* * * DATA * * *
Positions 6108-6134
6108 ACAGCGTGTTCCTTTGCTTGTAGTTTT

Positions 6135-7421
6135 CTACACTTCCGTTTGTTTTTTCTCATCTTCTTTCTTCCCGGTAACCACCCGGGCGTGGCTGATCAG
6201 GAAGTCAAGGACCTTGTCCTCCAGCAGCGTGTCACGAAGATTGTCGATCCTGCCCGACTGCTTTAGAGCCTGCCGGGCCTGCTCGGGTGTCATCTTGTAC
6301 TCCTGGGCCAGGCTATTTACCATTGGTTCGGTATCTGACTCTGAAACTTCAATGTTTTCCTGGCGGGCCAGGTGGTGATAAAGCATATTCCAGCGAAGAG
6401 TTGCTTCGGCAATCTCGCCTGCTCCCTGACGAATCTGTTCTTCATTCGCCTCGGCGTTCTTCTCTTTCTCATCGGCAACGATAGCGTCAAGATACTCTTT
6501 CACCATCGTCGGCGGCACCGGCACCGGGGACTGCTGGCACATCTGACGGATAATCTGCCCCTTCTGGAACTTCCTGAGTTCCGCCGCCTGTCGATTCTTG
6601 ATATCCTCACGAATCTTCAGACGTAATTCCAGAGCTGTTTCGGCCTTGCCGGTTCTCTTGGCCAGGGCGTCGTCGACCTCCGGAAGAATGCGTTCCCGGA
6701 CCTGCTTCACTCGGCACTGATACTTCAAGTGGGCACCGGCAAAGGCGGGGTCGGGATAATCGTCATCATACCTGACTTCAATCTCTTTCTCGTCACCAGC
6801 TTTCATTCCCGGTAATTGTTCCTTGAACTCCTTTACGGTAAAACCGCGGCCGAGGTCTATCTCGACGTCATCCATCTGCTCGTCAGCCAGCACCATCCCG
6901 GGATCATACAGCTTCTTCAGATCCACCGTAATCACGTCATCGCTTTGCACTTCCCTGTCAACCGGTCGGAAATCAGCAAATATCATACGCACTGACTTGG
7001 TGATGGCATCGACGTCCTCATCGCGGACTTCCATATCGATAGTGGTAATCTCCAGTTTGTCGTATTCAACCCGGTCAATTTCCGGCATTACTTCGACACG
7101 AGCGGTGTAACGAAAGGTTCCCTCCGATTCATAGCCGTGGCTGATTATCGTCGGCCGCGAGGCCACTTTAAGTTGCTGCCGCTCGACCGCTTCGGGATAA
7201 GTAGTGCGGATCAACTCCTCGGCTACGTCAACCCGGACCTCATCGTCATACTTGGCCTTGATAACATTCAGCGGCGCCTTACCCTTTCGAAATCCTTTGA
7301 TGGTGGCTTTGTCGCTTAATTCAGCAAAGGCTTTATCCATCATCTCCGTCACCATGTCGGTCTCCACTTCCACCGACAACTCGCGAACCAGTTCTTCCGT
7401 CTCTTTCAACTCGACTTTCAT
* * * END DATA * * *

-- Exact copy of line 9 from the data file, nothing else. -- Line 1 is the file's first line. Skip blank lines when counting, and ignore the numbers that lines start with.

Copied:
6601 ATATCCTCACGAATCTTCAGACGTAATTCCAGAGCTGTTTCGGCCTTGCCGGTTCTCTTGGCCAGGGCGTCGTCGACCTCCGGAAGAATGCGTTCCCGGA